The most obvious way in which engineering is gendered, unsurprisingly, is the numerical dominance of males within the profession. As of October 29, 2008 there were 42,894 engineers (both holders of the professional status and engineers in training) who were members of APEGGA. This was made up of 38,082 males and 4,811 females (11.2 percent) (email communication with APEGGA research assistant dated October 29, 2008).
The male dominance of the profession was also reflected in the images found in the published materials that made up part of this study's materials.
The University of Calgary materials, perhaps because the Engineering Faculty has a female dean (Dr. Elizabeth Cannon), had the highest proportion of females. In the issues examined, 38 percent of people imaged were females. In the CEA Alberta Innovators magazine (2007), 25 percent of people imaged were females. On average 32.8 percent of images in issues of The PEGG were of females (from a low of 15 percent in October 2007 to a high of 46.8 percent in July 2007). The publication with the fewest images of females was the U of A Engineer (University of Alberta Engineering Alumni magazine), with an average of only 7 percent females, and with one issue having zero representations of women.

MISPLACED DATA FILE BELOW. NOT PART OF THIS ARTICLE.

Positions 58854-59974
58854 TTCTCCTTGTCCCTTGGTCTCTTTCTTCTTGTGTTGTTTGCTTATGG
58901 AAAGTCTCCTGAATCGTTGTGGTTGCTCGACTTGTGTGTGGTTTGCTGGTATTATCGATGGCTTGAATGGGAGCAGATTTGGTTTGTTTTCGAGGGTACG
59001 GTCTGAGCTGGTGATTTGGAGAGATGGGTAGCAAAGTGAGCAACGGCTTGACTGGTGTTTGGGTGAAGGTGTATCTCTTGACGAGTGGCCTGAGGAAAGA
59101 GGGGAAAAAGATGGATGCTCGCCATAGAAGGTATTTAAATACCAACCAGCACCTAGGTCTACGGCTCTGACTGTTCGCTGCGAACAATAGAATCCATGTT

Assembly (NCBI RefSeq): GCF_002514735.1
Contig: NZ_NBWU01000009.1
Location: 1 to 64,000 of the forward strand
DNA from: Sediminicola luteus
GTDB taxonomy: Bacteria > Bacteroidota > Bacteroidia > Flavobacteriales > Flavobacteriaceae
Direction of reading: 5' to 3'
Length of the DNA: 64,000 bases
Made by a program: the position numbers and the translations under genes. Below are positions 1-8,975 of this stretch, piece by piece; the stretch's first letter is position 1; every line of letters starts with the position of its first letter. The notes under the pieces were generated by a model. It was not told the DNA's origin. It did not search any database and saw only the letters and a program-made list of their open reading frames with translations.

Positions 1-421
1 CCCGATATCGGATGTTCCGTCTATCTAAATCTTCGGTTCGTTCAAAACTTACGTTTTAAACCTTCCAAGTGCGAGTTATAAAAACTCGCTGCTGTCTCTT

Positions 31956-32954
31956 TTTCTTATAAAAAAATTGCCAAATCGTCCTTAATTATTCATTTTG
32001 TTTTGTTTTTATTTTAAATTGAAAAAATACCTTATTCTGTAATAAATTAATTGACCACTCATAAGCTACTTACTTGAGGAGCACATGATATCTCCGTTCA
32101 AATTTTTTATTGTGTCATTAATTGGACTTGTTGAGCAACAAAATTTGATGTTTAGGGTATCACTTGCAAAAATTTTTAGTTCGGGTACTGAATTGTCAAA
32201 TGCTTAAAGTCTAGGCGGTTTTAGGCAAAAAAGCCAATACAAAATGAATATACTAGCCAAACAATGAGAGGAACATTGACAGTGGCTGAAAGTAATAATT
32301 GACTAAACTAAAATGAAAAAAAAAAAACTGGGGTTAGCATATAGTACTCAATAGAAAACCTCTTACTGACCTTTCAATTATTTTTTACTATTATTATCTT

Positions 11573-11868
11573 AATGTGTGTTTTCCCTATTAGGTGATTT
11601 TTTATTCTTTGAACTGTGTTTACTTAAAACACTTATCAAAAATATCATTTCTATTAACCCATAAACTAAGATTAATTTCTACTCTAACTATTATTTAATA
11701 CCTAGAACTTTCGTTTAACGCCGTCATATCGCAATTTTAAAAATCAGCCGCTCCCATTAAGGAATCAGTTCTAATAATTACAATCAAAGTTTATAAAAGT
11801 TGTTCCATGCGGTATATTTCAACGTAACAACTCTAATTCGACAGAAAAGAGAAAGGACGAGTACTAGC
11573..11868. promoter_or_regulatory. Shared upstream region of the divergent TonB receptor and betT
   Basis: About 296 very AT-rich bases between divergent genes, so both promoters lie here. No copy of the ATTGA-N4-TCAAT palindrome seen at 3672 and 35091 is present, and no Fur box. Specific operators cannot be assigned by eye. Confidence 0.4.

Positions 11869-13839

Based on this count, these publications (with the exception of the U of A Engineer) are presenting a profession that is more equitable in terms of gender than the current reality. A straight numerical comparison, however, does not take into account the role in which the individual was shown. In two of The PEGG issues, for example, there were large group shots of women who are members of the engineers’ wives clubs. Women were also frequently imaged in relation to stories on human resources and programs that encourage women to enter engineering. The men, in contrast, were never imaged as husbands. Additionally, when profiles of successful engineers were presented they were overwhelmingly male.